In further proof that Hollywood is out of fresh ideas for anything that doesn’t star someone wearing a cape, they’ve decided to do a completely unnecessary remake of the Charlton Heston classic Ben-Hur, coming out on August, 19. But to be fair to the movie executives, there is something especially appealing about films set in the days of Ancient Rome. Consider the following.
Julius Caesar (1953) This film adaption of the Shakespearean play was directed by Joseph Mankiewicz of All About Eve. Louis Calhern (The Asphalt Jungle, The Prisoner of Zenda) played the title role, while James Mason (The Boys From Brazil, Murder by Decree) played Brutus and won Best Actor Award from The National Board of Review which also awarded Julius Caesar Best Film. Marlon Brando as Marc Antony was nominated for an Academy Award, and won the BAFTA as did John Gielgud for his turn as Cassius.
Spartacus (1960) Directed by Stanley Kubrick, based on the novel by Howard Fast, it tells the true story of a gladiator who began a slave uprising against the Roman Empire. Starring Kirk Douglas (in arguably his most iconic role) as the titular lead opposite Laurence Olivier as Roman general Crassus the film won four Academy Awards including Best Cinematography and Best Supporting Actor for Peter Ustinov for his turn as slave trader Batiatus. Furthermore, its screenwriter Dalton Trumbo was blacklisted at the time, and President Kennedy himself crossed picket lines to view the film! It became Universal Studios highest grossing picture to date, and “I Am Spartacus,” is part of the zeitgeist.
A Funny Thing Happened on the Way to the Forum (1966) This hysterical musical comedy farce based on the Broadway smash of the same name, was directed by Richard Lester (Help! The Three Musketeers) and had the legendary Zero Mostel (The Producers) reprising his stage role as Pseudolus as well as Jack Gilford (Cocoon) as Hysterium. Joining them were Lester favorites Roy Kinnear, Michael Crawford, Michael Hordern, and lastly Buster Keaton in what was his last motion picture performance. It won the Oscar for Best Musical Score; no surprise since the music and lyrics were by Stephen Sondheim.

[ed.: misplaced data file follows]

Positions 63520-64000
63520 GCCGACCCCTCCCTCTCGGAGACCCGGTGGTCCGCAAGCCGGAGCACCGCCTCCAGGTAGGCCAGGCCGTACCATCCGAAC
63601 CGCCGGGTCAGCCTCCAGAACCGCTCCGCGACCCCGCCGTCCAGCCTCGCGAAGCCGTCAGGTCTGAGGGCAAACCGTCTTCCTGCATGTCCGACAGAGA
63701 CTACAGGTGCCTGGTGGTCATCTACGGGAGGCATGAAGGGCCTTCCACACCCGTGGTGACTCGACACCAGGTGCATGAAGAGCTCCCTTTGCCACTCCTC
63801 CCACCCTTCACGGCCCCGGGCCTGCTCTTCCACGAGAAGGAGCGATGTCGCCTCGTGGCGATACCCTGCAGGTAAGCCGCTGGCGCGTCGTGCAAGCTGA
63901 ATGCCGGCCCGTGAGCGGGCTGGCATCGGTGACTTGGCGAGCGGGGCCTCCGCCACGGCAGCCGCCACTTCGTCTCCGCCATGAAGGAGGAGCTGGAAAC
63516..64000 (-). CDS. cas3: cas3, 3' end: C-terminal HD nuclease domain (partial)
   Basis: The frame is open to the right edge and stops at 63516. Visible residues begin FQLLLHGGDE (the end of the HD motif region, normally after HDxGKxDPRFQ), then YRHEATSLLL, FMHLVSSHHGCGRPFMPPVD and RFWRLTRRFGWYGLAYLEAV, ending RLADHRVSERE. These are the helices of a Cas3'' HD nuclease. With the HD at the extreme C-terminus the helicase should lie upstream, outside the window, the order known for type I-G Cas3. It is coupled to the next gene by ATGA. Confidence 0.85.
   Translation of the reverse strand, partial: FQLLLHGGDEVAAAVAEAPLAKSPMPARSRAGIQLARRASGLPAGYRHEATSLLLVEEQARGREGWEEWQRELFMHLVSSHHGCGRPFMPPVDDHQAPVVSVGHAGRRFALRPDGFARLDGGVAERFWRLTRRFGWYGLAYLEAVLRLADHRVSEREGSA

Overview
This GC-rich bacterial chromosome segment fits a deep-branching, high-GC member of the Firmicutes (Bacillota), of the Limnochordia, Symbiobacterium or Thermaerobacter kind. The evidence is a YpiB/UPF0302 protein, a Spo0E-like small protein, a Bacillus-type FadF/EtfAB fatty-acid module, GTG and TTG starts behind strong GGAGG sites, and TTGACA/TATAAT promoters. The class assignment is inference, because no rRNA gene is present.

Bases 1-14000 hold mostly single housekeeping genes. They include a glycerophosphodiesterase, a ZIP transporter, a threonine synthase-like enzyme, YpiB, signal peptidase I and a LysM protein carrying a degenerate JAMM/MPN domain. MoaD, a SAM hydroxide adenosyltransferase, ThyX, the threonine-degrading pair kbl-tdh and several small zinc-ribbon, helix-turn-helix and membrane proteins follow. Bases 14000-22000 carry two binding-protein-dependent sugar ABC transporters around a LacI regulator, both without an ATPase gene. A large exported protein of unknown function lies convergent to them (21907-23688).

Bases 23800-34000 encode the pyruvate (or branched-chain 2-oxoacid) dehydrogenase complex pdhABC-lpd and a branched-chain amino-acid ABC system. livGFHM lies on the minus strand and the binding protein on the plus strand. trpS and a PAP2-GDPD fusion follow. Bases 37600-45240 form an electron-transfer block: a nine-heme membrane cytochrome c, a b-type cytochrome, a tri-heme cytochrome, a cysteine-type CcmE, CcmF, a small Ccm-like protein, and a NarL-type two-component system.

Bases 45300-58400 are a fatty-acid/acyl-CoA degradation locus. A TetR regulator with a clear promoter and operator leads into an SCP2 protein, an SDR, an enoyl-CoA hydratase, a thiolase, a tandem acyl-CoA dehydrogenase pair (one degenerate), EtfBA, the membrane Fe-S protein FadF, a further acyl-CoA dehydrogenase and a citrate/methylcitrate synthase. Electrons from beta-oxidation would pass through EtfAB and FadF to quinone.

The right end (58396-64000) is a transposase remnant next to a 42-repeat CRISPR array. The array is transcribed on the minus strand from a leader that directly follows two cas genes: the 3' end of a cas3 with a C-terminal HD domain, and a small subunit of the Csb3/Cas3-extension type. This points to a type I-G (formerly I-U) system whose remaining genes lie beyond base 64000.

Monty Python’s Life Of Brien (1979) Following Monty Python and the Holy Grail, the irreverent British comedy group wowed the world once more with this religious satire about how Brian Cohen (Graham Chapman) a member of the People’s Front of Judea (one of a large number of divided Jewish independence groups who spend more time fighting each other than the Romans) around during the time of Christ gets mistaken for the actual Messiah. The film provoked gut belly laughter AND accusations of blasphemy from numerous religious groups. Ireland and Norway both banned its screening altogether. Despite (or rather because of) the controversy it became the fourth highest box office hit in Great Britain and the top grosser of any British film in the U.S. that year.
Gladiator (2000) This box office smash directed by Ridley Scott (Blade Runner, Black Hawk Down) about how General Meridius (Russell Crowe) is sold into slavery, betrayed by the evil Commodus (Joaquin Phoenix), sold into slavery. Meridius then rises through the ranks of the Gladiator arena scheming to avenge his murdered family. The film won Best Picture, Best Actor, as well as three others Oscars AND helped revitalize the historical epic movie genre.
Top photo from Bigstock.